Part of our free pack of resources on Structure, supported by Arts Council England.
Finding the right structure for your novel isn’t something that only happens at the beginning of a project; it will mutate and evolve throughout the writing of the first draft and well into subsequent rewrites and edits.
When you first start planning a new project it can be difficult to visualise what its final shape will be, which is why it’s difficult to get the pacing right in your first draft. At the other end of the process, a completed manuscript becomes so large that it becomes a challenge to find a clear shape within the mass of text, with chapters blending together in your mind.
Designing the structure of your book or performing structural edits after you have your first draft are difficult tasks for any writer. They combine all of your artistry and creativity with a real nuts-and-bolts practicality, requiring you to understand deeply how all the component parts of your story work together. You need to perceive your novel simultaneously at the micro level (on a sentence and word scale) and at the macro-level (being cognisant of the invisible scaffolding that is holding it up).
This became a lot easier for me when I incorporated the Scrivener software into my writing process. It lightens the technical load and makes it easier for me to focus on the story, rather than spending my time struggling with inadequate word processor interfaces.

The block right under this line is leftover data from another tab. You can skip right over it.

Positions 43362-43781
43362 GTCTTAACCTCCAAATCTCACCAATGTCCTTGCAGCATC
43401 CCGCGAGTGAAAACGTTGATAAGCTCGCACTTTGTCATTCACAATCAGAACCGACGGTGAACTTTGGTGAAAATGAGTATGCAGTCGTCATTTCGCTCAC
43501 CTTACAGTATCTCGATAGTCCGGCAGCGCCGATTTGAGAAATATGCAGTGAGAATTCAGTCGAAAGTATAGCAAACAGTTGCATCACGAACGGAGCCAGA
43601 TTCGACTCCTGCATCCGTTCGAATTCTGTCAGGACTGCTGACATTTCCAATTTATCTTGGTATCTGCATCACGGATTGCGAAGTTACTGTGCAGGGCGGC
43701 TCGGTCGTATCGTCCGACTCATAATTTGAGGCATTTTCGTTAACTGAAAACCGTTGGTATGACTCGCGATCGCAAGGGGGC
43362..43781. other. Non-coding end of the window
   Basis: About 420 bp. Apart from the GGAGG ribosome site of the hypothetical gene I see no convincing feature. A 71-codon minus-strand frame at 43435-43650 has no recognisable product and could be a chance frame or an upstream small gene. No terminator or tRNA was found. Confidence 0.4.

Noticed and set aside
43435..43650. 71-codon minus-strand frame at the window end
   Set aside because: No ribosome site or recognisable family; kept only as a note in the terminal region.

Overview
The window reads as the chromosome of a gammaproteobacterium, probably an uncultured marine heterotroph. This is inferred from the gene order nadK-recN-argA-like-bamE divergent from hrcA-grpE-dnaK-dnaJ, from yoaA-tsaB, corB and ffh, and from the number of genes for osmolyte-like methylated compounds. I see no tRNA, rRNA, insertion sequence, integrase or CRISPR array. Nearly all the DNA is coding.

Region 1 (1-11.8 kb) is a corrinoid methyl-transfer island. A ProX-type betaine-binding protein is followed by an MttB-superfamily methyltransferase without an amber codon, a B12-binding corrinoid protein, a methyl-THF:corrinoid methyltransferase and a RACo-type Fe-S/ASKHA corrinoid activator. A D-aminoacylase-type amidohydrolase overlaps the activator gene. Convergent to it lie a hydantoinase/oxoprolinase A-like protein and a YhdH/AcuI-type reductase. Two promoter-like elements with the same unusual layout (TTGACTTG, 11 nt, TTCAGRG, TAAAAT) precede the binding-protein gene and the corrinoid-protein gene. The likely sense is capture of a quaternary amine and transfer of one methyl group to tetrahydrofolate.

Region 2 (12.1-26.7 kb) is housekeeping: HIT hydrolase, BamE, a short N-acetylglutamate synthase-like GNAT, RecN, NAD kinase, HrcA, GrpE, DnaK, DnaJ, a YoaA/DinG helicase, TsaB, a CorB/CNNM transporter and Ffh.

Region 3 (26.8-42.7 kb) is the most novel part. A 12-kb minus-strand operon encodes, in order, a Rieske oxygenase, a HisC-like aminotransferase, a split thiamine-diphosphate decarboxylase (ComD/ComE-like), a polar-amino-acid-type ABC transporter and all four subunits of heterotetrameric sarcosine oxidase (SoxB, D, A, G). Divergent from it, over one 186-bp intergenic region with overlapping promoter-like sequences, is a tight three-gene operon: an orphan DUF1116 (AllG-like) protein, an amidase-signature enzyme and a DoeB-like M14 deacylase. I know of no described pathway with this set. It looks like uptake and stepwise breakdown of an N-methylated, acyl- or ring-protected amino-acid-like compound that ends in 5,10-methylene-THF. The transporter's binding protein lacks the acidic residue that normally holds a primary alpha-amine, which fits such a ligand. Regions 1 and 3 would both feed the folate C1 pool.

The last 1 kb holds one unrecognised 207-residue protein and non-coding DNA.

I’m going to be talking about how I use Scrivener to structure my novels, but remember that it ultimately doesn’t matter what tool you use, as long as it works for you. If you achieve the same results with different software, or away from the computer entirely, then all is well.
What is Scrivener? It’s a writing tool designed specifically for anyone writing something longer than a letter. In particular, it’s very useful for novelists and is packed with handy features you don’t tend to find in standard word processors. You can find out more at https://www.literatureandlatte.com/ This article was written independently – Simon just really likes Scrivener.
A view from the top
Something that separates Scrivener from most word processors is that it deconstructs your projects into component parts. Although Word and Google Docs can generate useful tables of contents based on in-line headings, they’re still designed around the concept of a single, linear, continuous document. Especially when you get to editing, this presents your manuscript as an intimidatingly huge wall of text. I’ve heard of some writers saving each chapter of their book as separate Word files in an attempt to apply clearer structure, which sounds like a whole different type of pain.
Do you ever make notes of ideas that occur to you while you’re writing? Or perhaps think of a great line or paragraph for another, later part of the book? In a standard word processor you have two choices: tag it on the end of the document, which makes the bottom of the manuscript messy, or saving it in a separate notes document. Same goes for planning out future chapters.